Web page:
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@@Error and sp_rename Expand / Collapse
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Posted Wednesday, September 02, 2009 11:30 PM
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Comments posted to this topic are about the item @@Error and sp_rename
Post #781930
Posted Thursday, September 03, 2009 1:53 AM
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The correct answer is 11.

EXECUTE sp_rename N'fakename', N'fakename2', 'OBJECT'

"Msg 15248, Level 11, State 1, Procedure sp_rename, Line 321
Either the parameter @objname is ambiguous or the claimed @objtype (OBJECT) is wrong."
Post #781970
Posted Thursday, September 03, 2009 1:56 AM
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sorry, the value of @@error is 0, my mistake
Post #781972
Posted Thursday, September 03, 2009 4:22 AM


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I found the question confusing. It asks for value of @@Error which is 15248. I put the statement in a TRY/CATCH and got the @@Error as 15248.

"Keep Trying"
Post #782056
Posted Thursday, September 03, 2009 6:02 AM
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Chirag (9/3/2009)
I found the question confusing. It asks for value of @@Error which is 15248. I put the statement in a TRY/CATCH and got the @@Error as 15248.


The question is "What is the value of @@Error after executing this statement:".
A TRY/CATCH will catch errors which happen during execution.

If you run this code:

EXECUTE sp_rename N'fakename', N'fakename2', 'OBJECT'
SELECT @@Error

you will see the error 15248 message, but @@Error will be 0.

Post #782090
Posted Thursday, September 03, 2009 6:13 AM


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This is what i did
begin try
EXECUTE sp_rename N'fakename', N'fakename2', 'OBJECT'
end try
begin catch
select @@ERROR
end catch



"Keep Trying"
Post #782098
Posted Thursday, September 03, 2009 6:59 AM
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Chirag (9/3/2009)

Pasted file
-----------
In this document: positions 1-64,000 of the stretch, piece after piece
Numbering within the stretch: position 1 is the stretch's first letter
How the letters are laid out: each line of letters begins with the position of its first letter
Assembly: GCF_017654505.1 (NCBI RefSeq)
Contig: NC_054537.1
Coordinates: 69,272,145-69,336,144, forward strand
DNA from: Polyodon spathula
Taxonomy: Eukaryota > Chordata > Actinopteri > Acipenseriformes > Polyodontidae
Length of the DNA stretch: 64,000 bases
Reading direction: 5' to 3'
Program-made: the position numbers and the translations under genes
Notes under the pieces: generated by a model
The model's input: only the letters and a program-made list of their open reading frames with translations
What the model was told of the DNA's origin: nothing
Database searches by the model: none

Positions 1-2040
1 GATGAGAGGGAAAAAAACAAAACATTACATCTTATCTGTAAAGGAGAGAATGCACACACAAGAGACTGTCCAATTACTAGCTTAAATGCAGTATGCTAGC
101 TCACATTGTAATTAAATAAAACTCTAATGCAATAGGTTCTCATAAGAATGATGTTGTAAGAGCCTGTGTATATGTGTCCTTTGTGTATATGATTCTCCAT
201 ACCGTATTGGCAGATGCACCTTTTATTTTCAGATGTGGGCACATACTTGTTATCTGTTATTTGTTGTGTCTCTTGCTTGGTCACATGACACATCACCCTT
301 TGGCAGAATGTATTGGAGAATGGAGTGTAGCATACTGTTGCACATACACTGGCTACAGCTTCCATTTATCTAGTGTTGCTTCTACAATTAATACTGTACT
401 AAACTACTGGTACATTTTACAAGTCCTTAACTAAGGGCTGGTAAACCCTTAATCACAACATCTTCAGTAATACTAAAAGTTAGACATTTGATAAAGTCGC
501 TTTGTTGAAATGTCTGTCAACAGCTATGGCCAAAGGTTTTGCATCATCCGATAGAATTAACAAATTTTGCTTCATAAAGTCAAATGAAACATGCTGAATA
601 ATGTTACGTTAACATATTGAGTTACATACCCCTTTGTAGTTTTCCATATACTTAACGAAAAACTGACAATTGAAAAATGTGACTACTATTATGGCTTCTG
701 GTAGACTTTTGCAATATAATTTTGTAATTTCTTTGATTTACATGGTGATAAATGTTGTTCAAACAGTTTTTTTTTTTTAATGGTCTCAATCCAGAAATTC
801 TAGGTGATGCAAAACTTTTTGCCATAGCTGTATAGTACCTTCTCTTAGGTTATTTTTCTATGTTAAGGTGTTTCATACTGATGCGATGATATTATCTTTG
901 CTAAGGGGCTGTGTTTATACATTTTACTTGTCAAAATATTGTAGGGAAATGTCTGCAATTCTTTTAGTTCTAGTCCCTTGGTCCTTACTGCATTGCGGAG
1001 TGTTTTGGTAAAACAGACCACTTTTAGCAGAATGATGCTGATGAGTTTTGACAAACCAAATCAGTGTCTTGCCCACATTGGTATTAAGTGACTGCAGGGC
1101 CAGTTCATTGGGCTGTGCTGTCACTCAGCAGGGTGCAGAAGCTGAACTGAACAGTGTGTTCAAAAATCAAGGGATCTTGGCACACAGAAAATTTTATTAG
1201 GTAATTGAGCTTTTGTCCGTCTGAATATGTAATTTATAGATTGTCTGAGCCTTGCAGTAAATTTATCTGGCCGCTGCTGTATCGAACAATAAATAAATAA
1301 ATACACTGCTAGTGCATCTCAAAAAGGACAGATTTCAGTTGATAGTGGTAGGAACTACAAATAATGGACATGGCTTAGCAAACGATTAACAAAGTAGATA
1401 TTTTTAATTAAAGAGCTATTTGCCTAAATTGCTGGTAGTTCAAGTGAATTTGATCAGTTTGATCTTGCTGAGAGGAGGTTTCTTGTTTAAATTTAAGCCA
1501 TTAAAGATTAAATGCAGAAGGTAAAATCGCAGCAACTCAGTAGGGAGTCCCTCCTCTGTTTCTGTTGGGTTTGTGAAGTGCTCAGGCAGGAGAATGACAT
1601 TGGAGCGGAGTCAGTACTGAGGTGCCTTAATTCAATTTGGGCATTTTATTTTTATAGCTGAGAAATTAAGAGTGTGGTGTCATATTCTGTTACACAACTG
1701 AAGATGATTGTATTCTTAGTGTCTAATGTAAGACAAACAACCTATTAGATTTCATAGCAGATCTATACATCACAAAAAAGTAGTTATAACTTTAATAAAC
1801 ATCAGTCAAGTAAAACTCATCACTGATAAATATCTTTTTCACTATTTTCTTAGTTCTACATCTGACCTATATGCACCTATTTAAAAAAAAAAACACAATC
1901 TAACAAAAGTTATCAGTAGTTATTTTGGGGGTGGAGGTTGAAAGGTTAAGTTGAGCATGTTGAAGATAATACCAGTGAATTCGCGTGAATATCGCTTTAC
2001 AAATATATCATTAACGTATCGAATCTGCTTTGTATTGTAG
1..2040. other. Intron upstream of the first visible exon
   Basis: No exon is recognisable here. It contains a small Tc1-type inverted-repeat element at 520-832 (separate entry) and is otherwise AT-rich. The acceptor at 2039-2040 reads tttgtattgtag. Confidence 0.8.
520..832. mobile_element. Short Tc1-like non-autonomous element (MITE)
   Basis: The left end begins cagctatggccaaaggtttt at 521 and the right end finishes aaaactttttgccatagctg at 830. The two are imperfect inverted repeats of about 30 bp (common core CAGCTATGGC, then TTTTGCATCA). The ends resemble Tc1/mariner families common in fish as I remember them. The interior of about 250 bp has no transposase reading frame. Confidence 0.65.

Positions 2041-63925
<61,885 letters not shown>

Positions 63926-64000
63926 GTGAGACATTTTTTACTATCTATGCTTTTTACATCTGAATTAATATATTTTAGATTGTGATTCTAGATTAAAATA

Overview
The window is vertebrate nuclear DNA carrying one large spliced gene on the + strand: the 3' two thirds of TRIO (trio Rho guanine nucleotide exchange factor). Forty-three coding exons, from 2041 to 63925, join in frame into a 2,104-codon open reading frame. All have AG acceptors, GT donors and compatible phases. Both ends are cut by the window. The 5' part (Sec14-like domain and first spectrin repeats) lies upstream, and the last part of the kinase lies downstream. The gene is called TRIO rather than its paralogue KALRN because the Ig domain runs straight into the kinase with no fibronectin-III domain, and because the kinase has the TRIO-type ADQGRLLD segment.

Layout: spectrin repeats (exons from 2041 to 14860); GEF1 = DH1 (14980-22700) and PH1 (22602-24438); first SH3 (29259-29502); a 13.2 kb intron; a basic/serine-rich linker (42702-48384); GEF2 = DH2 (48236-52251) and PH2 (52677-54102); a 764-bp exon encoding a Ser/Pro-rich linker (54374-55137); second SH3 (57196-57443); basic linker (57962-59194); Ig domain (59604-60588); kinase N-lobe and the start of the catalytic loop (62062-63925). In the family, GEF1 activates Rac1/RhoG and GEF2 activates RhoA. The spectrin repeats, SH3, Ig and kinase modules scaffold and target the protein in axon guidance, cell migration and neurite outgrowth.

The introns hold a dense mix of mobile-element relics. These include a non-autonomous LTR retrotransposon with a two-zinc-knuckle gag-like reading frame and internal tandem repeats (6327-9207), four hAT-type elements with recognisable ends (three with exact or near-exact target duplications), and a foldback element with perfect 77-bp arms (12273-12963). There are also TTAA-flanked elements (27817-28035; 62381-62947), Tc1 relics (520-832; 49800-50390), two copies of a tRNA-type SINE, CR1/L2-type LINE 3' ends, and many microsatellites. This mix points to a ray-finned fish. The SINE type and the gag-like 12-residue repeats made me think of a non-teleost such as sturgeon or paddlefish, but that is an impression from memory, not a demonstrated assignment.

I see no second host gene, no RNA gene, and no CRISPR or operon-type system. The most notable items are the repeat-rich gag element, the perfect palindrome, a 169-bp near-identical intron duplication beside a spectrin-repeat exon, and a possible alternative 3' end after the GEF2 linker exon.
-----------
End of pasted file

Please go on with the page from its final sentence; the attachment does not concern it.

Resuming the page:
This is what i did
begin try
EXECUTE sp_rename N'fakename', N'fakename2', 'OBJECT'
end try
begin catch
select @@ERROR
end catch



Yes. That will catch the error as it happens. So you determined the value of @ERROR when an error arises during execution. But the question asked about the value of @@ERROR AFTER execution.

Because the error is not severe enough to stop execution, and the sp executes at least one successful statement after the error (at least the statement to set the return value), the value of @@ERROR after execution is 0.

This is especially important to consider when working with different versions of SQL Server. While you can use a TRY/CATCH in new versions of SQL Server, a lot of systems still run on 2000, which does not support TRY/CATCH. As a consequence, there is a lot of code which relies on selecting @@ERROR after execution; also, a lot of programmers still think this way, even if they're programming on SQL 2005+. Old habits can be hard to break!
Post #782122
Posted Thursday, September 03, 2009 10:15 AM
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Though I selected " 0 " as answer but still not sure about @@error.

SQL DBA.
Post #782350
Posted Thursday, September 03, 2009 11:45 AM
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SanjayAttray (9/3/2009)
Though I selected " 0 " as answer but still not sure about @@error.


What is not clear?

John Moreno
Post #782434
Posted Thursday, September 03, 2009 12:01 PM


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I'm going to guess that this happens because sp_rename has a RETURN 1 right after the RAISERROR to break out of the procedure and the RETURN succeeds, resetting the value of @@ERROR before the procedure completes.
Post #782453
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